There’s nothing I find more irritating than dealing with Bathroom Attendant Guy. It’s always the same experience, too; when the time comes to wash my hands, I approach the sink which has been converted into a porcelain oasis surrounded on all sides by various potions and products, all designed to change the smell of breath or body. Bathroom Attendant Guy, who always seems to be wearing a white shirt tucked half-way into a pair black pants that don’t fit, rushes over with his little squirt bottle of soap, shoots a few drops into my hands and simultaneously turns on the tap (because these are all things I’m incapable of doing on my own). As I wash my hands I get hit with the always classic, “what’s up, bro, how’s the night treating you?” Meanwhile, I’m looking into the mirror, watching hordes of guys walk behind and out the door forsaking cleanliness in an effort to avoid dealing with this guy. Rinsing my hands, I now await the always flourished finish, where Bathroom Attendant Guy removes a couple of paper towels from his stack, gives them a quick flick of the wrist ensuring that they spin a full two rotations before alighting on the counter next to me all the while flashing me a toothy grin in hopes of garnishing a healthy tip. Which leads me to my next issue - I’m all about tipping when it’s appropriate; however, when I’m in a situation where unsolicited (and unnecessary) service has been thrust upon me, I don’t feel that tipping is appropriate. Don’t get me wrong, I’m appreciative of the guy’s help, in this case, and I always make it a point to look him in the eye and thank him but, again, I did not request or want help washing my hands. On the other hand, if I do use any of the multitudes of products laid out before me, I will definitely compensate him because now he has provided a desired service. Finally, if I’ve seen the guy on multiple occasions throughout the night, I’ll throw him a couple bucks at the end of the evening as a gesture of goodwill, knowing that he’s just doing his job and probably has to deal with a lot of lousy people in the course of a night.
Maybe I should undertake putting myself in Bathroom Attendant Guy’s shoes for a night to get an inside perspective on the whole thing. Then again, do I really want to put on a bowtie to sit in a bathroom and experience people doing their business all night?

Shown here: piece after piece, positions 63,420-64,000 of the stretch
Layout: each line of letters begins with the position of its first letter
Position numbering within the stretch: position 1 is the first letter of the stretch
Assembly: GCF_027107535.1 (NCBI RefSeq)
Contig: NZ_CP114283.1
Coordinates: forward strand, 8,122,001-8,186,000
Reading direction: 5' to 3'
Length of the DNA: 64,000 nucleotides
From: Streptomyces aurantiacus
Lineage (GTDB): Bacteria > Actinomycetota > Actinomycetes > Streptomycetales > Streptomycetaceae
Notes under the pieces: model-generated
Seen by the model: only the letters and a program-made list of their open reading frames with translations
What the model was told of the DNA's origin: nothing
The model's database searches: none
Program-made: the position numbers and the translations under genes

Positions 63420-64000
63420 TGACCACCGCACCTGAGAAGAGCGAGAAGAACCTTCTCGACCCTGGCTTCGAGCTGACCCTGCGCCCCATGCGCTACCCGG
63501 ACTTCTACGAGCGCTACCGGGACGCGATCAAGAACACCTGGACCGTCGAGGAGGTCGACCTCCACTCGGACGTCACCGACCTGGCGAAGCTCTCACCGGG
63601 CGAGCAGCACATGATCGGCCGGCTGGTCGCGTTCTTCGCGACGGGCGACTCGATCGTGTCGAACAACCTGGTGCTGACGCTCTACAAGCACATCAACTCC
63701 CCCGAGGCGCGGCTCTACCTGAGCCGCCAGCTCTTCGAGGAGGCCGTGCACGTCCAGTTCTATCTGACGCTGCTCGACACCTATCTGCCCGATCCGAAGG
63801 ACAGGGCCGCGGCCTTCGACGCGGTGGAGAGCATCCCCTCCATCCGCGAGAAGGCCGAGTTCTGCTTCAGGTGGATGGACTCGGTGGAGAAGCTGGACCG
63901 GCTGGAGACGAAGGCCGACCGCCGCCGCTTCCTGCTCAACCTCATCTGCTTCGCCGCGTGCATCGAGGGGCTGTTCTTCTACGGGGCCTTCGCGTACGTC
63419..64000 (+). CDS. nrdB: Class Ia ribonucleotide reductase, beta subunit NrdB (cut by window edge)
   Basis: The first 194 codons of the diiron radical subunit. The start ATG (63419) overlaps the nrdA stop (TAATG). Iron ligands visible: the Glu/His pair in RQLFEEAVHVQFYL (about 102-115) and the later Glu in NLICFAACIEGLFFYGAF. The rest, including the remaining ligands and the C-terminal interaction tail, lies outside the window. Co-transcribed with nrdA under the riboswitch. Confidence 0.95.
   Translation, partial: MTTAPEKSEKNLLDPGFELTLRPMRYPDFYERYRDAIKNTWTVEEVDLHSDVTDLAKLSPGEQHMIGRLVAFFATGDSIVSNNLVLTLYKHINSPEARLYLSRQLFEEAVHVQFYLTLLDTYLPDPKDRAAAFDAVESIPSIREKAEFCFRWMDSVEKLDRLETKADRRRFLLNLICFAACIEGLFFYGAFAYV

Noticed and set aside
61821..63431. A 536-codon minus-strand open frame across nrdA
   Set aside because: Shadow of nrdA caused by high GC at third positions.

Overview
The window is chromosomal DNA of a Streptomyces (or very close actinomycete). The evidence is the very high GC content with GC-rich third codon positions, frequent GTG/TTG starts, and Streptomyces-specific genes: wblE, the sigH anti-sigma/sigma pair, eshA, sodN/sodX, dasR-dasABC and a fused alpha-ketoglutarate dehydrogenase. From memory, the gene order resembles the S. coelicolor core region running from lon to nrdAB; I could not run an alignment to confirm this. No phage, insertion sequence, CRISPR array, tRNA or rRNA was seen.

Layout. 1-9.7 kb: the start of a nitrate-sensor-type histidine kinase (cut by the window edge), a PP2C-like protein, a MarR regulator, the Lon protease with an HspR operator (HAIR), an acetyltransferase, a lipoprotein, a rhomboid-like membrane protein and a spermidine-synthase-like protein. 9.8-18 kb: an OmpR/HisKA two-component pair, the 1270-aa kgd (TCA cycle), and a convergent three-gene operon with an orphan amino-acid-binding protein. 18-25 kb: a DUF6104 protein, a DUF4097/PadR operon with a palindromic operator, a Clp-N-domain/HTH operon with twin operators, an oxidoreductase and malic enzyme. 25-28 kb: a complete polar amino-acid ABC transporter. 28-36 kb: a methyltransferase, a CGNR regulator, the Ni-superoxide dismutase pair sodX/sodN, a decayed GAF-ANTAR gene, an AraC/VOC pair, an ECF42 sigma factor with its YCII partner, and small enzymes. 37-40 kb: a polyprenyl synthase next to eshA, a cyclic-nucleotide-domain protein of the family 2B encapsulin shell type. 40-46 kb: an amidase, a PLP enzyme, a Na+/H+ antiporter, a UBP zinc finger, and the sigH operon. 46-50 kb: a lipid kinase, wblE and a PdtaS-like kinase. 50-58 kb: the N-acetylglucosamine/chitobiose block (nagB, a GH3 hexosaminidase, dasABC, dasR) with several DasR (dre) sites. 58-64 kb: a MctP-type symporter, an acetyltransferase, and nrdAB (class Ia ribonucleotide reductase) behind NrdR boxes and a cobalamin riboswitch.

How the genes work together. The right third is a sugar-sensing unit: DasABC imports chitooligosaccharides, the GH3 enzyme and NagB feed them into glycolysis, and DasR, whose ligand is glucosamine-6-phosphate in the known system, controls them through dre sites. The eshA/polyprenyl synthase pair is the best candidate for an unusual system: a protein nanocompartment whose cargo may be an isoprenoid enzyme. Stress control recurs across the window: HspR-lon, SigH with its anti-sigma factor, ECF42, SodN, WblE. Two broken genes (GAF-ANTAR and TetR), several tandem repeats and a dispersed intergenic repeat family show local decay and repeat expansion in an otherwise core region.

I accompanied my sister to a ‘get to know your neighbors over wine and appetizers’ function that was sponsored by her apartment complex. When people asked what I do, I replied with my current, ‘I’m retired’ line. However, after the second person, it occurred to me that up here that’s a reality for a lot of people my age and it kind of lost its novelty.
My sister took me out for lunch yesterday at a sushi bar across the street. Evidently, it’s the only sushi place in a two mile radius so they can get away with super crappy service; something that she brought to my attention the minute we stepped in the door and were ignored for a good five minutes. “This is typical of this place; they have the worst service of all the restaurants around here.”
“I assume the food makes up for it, then?”
“Actually, the food’s not that amazing, either.”
When we ordered, the waitress told us that the sushi would be at least a 25 minute wait. To stifle our hunger pains, my sister asked for an order of edamame. When 20 minutes passed without a sign of our drinks or appetizer, she commented, “this is usually the time when I flag down the waitress and tell her to cancel the edamame. Then, when the bill comes, we’ll have to argue for them to take it off.”
I find it amusing that a sushi fix for my sister is worth putting up with all of that.
Speaking of food, one of the tell-tale signs of a good ethnic restaurant is that the place should be filled with the corresponding clientele; e.g. a good Japanese restaurant will be filled with Japanese patrons. After listening to Dave insist that it was worth the quest and then allowing him to lead me on a wild goose chase around half of China Town looking for the House of Nanking restaurant, we finally found the place. We walked inside and, with the exception of the staff, Dave was the only Asian person in the entire restaurant. In my head, I immediately thought that was a bad omen. We were rushed to a table and after looking at the menu for about 30 seconds, a surly Chinese woman (SCW) came over to take our order.
“You been here before?”
Dave: “yes, but it was many ye-“
SCW: “ok, what you want?”
Dave: “can we get a minute to look at the menu?”
SCW: “just tell me what you like, I pick for you.” To me, “what you like? Chicken? Shrimp?”
Me: “uh, chicken sounds fine.”
SCW, to Dave: “ok, what you like, seafood? Squid?”
Dave, pointing to the menu: “what about this shrimp dish”
SCW: “ok, you want shrimp? I pick for you. You like.”
And with that, she grabbed our superfluous menus and headed to the back. About 10 minutes passed and our food showed up. To the woman’s credit, everything was great, but I would have no idea how to order it again if I ever end up back there.
Copyright 2007, Travis Emmel